Up Holly Springs way, the South Reporter informs us that the local Main Street Association is working on a project that would restore a Mississippi Landmark building and find a new public use for it. The “Old Powerhouse and Jail Building” is right near Spring Hollow Park. Although only in the initial planning phases for the project, some early ideas about a use for the building would be an interior venue to tie in with events in the park and/or a tourism and chamber office. They are also considering having part of the building help support a farmer’s market. My only concern reading the article is that there was no mention of MDAH having to review and approve the plans before work can begin, but I’m going to stay positive that the Main Street group knows this.
In Jackson, the Clarion Ledger reports that the first part of the Farish Street Entertainment district project may not be opening on time next month. The current economic climate and the fact that the major developer behind the district has changed since it first started are both cited by the story as reasons for the delay.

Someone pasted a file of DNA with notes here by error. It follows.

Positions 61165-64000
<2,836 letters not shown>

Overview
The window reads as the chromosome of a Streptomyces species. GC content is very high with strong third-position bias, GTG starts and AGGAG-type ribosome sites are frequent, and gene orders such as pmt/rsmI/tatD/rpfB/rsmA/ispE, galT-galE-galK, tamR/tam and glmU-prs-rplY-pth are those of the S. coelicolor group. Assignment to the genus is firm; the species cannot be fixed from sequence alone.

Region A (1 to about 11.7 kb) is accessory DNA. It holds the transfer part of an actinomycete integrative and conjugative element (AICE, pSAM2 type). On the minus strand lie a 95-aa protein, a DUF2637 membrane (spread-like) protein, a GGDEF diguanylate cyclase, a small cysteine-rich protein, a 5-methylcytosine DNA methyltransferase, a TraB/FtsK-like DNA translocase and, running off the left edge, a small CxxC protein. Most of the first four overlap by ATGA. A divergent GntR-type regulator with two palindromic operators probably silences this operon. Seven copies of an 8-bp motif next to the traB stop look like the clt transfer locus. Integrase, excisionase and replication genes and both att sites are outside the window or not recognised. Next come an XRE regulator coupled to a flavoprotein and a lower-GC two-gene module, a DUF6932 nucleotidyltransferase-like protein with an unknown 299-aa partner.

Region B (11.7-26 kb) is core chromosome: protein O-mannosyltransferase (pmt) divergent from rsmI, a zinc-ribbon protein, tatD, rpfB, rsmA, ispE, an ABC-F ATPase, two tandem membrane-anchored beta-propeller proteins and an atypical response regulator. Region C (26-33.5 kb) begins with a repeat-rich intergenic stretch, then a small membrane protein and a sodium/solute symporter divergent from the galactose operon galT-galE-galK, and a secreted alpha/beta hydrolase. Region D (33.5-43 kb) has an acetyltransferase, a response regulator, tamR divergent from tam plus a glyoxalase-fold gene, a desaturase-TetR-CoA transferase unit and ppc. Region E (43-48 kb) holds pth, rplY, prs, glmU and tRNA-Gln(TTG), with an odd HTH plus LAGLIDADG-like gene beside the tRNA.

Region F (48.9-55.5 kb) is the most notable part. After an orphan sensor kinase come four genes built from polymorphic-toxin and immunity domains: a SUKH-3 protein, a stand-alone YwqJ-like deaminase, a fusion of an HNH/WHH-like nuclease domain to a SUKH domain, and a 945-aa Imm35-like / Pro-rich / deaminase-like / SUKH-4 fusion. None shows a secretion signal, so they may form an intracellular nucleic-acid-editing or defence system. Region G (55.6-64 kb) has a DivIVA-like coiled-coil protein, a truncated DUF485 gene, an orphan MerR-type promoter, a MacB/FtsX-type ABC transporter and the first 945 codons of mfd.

Unfortunately for preservationists, the historic status of the buildings is also getting some blame. The Farish Street area is both a local and National Register district. Plans have to be reviewed by the city’s Historic Preservation Commission. Any building that wants to take advantage of the preservation tax credits also has to be reviewed at the state and federal level. The Clarion Ledger reports that “[d]evelopers have said historic-building codes necessitated changes to things like windows and doors on some of the buildings, lengthening construction.”